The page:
En EspaŅol
Share

Ask Mr. Smarty Plants

Mr. Smarty Plants - Eliminating suckers from roots of Moraine locust in Hilliard, OH

Ask Mr. Smarty Plants is a free service provided by the staff and volunteers at the Lady Bird Johnson Wildflower Center.

Search Smarty Plants
    
 
See a list of all Smarty Plants questions
Can't find the answer in our existing FAQs, submit a question to Mr. Smarty Plants.

Need help with plant identification, visit the plant identification page.
 
rate this answer
Not Yet Rated

Tuesday - July 07, 2009

From: Hilliard, OH
Region: Mid-Atlantic
Topic: Invasive Plants, Compost and Mulch, Propagation, Trees
Title: Eliminating suckers from roots of Moraine locust in Hilliard, OH
Answered by: Barbara Medford

QUESTION:

We removed a large Moraine Locust tree and also the stump. Now little trees from the roots are coming up. How do we get rid of these so something else can be planted?

ANSWER:

Moraine locust is apparently a patented selected cultivar of Gleditsia triacanthos (honeylocust). The cultivar lacks the thorns that are so vicious on the original plant, have smaller seed pods and therefore less mess on the ground. They are susceptible to several pests and diseases and can become a weed problem and invasive. Obviously, you already know that since you have had it cut down. Now to get rid of the suckers that are still coming up. They are the plant's last-ditch struggle to survive, which is every organism's primary purpose.  Those "little trees" coming off the roots are, in effect, branches the roots are putting out to get some leaves growing to manufacture food for the roots through photosynthesis. The roots are a storage area for nutrients and will continue to try to stay alive. Of course, you want to nip off those suckiers as soon as they stick their heads up. Eventually, if you got them all, the roots would starve, but this could take a while. 

So, take the battle to the root. Get a bottle of wide-spectrum herbicide and some disposable foam paintbrushes. Dig down to where you can get at the main root. Cut off a slice of that root, exposing a fresh surface. Quickly, within five minutes, before the tree can begin to heal itself, paint the raw surface with the herbicide. This should go down into the circulatory system of the root and begin to kill it. This will also take a while, depending on how much root there is. If you are really determined, you could dig down and locate some more roots going out from the main stump and treat them the same way. Be very careful with the herbicide, avoid spilling it on the ground and contaminating the soil, and don't use spray. A spray could easily stray onto another, more valuable plant, and cause more damage than you intended. Hopefully, this will stop the development of the suckers and permit you to begin planting in the fall. We would also suggest that you remove as much of the root from the ground as possible, and then work some compost into the bed before starting to put in new plants.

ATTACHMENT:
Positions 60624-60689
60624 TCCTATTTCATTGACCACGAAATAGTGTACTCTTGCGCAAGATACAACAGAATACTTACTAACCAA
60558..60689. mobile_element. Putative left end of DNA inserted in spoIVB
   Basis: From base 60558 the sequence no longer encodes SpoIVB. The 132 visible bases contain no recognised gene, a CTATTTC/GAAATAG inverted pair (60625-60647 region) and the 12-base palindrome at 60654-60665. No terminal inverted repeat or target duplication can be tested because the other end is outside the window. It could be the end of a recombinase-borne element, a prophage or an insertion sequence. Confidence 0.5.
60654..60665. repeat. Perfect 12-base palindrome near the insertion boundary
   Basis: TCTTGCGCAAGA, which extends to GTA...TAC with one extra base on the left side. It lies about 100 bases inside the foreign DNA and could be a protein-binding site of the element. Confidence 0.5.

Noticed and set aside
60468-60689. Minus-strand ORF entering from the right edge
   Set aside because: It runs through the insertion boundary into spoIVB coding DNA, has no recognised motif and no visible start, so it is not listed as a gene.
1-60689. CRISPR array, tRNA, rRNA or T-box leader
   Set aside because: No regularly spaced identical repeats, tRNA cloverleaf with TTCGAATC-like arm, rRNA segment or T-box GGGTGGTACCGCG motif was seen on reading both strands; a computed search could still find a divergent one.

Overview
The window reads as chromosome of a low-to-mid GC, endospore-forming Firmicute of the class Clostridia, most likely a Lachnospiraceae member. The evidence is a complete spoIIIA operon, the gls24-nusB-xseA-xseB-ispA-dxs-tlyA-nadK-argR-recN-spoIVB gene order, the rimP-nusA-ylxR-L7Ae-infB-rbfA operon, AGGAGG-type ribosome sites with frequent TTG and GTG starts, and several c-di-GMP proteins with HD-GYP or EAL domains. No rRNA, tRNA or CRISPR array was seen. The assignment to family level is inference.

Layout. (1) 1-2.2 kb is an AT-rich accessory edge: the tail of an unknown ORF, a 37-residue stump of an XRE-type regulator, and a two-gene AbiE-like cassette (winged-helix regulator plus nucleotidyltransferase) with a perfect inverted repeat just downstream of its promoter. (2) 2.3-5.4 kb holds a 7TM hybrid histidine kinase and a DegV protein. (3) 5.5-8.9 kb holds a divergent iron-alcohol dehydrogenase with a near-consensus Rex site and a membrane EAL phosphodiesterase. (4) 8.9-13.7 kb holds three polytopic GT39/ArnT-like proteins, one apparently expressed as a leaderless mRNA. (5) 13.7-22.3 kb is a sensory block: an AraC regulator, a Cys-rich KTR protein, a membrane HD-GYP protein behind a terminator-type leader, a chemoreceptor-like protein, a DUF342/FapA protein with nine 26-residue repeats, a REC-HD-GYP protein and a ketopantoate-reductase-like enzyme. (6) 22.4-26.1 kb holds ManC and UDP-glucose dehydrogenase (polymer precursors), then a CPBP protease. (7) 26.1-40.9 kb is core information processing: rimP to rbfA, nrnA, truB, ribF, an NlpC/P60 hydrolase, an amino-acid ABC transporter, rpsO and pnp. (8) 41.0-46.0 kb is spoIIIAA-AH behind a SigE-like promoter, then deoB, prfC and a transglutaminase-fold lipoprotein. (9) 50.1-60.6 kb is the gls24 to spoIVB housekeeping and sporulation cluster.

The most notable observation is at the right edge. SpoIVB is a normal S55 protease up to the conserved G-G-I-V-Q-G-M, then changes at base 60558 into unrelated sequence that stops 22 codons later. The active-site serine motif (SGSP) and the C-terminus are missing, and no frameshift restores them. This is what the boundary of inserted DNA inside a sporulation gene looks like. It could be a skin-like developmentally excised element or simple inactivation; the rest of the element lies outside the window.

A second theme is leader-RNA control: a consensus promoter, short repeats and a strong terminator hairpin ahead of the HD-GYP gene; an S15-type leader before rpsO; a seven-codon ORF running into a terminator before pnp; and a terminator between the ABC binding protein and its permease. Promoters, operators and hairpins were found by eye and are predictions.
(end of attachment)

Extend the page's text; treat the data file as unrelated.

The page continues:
More Trees Questions

Sticky stuff dripping from non-native crape myrtle in Austin
August 01, 2012 - There is sticky sap-like stuff dropping from the very large crepe myrtle in my yard. The tree has quit blooming. This didn't happen last year when it was so dry; it started after we had all the rain ...
view the full question and answer

How fast do trees grow?
September 03, 2008 - Dear Mr. Smarty Plants I would like to know how to tell how much a tree will grow if the average of the trees are growing at the rate of approximately 3 to 3.5% annually. And how do they come up wi...
view the full question and answer

Chinkapin Oak Planted Too Deep
July 15, 2014 - I planted a 15 gallon chinkapin oak last year and it's doing very well. As I didn't know that much about tree planting at that time, I planted it too deep by probably 3 inches. Is this a very seriou...
view the full question and answer

Transplanting a native Texas Persimmon in Austin
October 18, 2008 - I have a Texas Persimmon, approx. 2.5 feet tall, growing in a 5 gal. pot. When should it be transplanted and where? How much sun? Could it grow in a larger pot for a time> Do deer like it? Thank ...
view the full question and answer

Tall screening tree for Santa Barbara, California
August 20, 2011 - Hi, we live in Santa Barbara, California. We are looking for a tree between 20-30 feet high to block the neighbors two-story house yet the area we have to plant is 3 feet from the fence to the drivewa...
view the full question and answer

Smarty Plants's Facebook profile Support the Wildflower Center by Donating Online or Becoming a Member today.

Mr. Smarty Plants wants you to be his Facebook friend. Click the Facebook icon to add yourself to Mr. Smarty Plants list of friends.
E-NEWSLETTER | BECOME A MEMBER | DONATE NOW | MEDIA | SITEMAP
© 2014 Lady Bird Johnson Wildflower Center